- Only intermediaries known as “facilitators” can mint and burn GHO. Who these facilitators will be, their minting limits, and types of collateral they can accept against minting (see chart) will be decided by the DAO.
- E-Mode is a stabilizing factor that ensures users access GHO with a 1:1 rate
- Portal will let users transfer GHO by simple message passing, thereby bypassing bridging risks.
Facebook and Reddit NFTs
Facebook announced this week that it was testing support for Ethereum and Polygon NFTs on its platform, with Solana and Flow to come. This comes about two months after its sister company Instagram did the same.
Reddit also announced the launch of its own limited edition collection of “Collectible Avatars” that users can display on their profile pictures, designed by artists that were carefully curated by Reddit. These aren’t quite NFTs in the traditional sense. Reddit lets you play dress-up with the way they look, but they are stored on the Polygon chain.
Crypto smartphones are here (again)
Layer-1 blockchains are coming for a slice of the smartphone market.
Solana announced last week Saga, an AndroidOS phone that comes with tools to securely store and trade digital assets. You can track even tracks its sales on-chain and it seems to have stagnated at 2.6K preorders for the $1000 device.
While the demand for a crypto smartphone may not be overwhelming, Solana has played the move as the opening bell of a long arc of Web3 integration into mobile phone software and hardware.
Polygon is also launching its own “metaverse phone.” Unlike Solana though, this is in partnership with the Taiwanese tech juggernaut HTC.
These are not the first forays crypto has made into the smartphone sector. Most notably, Sirin Labs launched the Finney smartphone all the way back in 2019, but sales were low and the project ebbed thereafter. Let’s hope this generation of crypto smartphones fares better.
Web3 News Roundup
Aztec Connect launch
Aztec Connect is the “VPN for Ethereum,” according to creators Aztec.
It’s a private roll-up that lets you execute DeFi transactions on Ethereum dapps with complete privacy.
It drops this week and major protocols like Curve and Lido are already deployed.
Go try it out now!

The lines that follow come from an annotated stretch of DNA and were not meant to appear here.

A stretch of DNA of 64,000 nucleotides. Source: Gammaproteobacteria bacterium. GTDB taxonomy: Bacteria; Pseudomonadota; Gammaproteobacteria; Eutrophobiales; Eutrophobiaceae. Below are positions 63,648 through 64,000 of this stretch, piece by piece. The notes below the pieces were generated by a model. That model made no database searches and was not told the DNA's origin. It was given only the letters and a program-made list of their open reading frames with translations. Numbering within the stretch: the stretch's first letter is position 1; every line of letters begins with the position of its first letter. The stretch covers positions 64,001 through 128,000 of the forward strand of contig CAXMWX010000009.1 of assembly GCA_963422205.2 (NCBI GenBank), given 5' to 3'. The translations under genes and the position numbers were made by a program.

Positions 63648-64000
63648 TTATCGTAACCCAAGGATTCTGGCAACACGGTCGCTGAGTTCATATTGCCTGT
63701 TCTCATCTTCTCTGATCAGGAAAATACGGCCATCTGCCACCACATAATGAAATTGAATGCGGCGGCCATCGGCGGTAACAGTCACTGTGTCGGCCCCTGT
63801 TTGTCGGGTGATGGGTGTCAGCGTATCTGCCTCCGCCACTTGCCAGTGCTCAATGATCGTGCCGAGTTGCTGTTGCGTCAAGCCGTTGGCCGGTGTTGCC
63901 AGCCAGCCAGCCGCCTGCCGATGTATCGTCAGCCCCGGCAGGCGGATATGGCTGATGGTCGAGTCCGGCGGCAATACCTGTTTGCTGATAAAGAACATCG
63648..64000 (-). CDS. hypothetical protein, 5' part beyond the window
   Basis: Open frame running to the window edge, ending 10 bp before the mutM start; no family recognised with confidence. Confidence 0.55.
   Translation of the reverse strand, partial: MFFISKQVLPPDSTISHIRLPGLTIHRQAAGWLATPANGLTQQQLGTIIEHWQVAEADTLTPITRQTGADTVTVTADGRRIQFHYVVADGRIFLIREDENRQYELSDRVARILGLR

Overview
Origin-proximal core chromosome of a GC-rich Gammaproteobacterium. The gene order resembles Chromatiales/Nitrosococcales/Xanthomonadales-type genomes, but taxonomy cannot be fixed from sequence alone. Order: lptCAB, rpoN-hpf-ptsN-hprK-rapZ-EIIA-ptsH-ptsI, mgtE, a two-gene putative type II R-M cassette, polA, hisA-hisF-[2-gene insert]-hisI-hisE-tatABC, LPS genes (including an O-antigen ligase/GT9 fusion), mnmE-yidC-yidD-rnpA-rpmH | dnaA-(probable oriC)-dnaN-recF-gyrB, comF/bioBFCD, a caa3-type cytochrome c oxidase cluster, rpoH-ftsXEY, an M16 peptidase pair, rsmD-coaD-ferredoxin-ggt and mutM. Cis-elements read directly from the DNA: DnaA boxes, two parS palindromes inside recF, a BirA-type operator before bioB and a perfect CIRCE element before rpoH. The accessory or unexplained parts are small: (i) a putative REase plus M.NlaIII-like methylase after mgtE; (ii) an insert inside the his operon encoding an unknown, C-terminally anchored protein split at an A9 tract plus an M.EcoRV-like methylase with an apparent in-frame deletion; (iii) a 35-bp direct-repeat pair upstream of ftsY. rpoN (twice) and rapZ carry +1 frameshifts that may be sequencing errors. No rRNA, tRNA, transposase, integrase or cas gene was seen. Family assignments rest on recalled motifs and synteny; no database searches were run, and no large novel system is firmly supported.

EU crypto regulation
This week saw the EU finalize MiCA (Markets-in-Crypto-Assets), a base legal framework to regulating crypto.
The good news: They’re leaving PoW mining alone, NFTs and DeFi are (mostly) out of the scope of MiCA.
The bad: Stablecoins get hit hard:
… MiCA will protect consumers by requesting stablecoins issuers to build up a sufficiently liquid reserve, with a 1/1 ratio and partly in the form of deposits. Every so-called “stablecoin” holder will be offered a claim at any time and free of charge by the issuer, and the rules governing the operation of the reserve will also provide for an adequate minimum liquidity…
The development of asset-referenced tokens (ARTs) based on a non-European currency, as a widely used means of payment, will be constrained to preserve our monetary sovereignty. Issuers of ARTs will need to have a registered office in the EU to ensure the proper supervision and monitoring of offers to the public of asset-referenced tokens.
The Ethereum Sepolia test network merged successfully!
Two down (Ropsten, Sepolia), one to go (Goerli).
Immutable X update
If you have ETH on an L2 that you’d like to spend in the real world, you’d babe to offramp it by sending ETH from L2 to a centralized exchange, requesting a withdrawal, and waiting few days before you could spend it.
Immutable X is streamlining this process in one step — with no gas fees!
Caveat: It’s only for ETH for now, and for the UK, EU and select US states.
Here’s the line-up for next week:
- Ben is going deep on Ethereum vs.Cosmos
- WM Peaster shows us how to double up on airdrops
- Lyn Alden joins us on the podcast to ask: Is this the end?
Have a great weekend!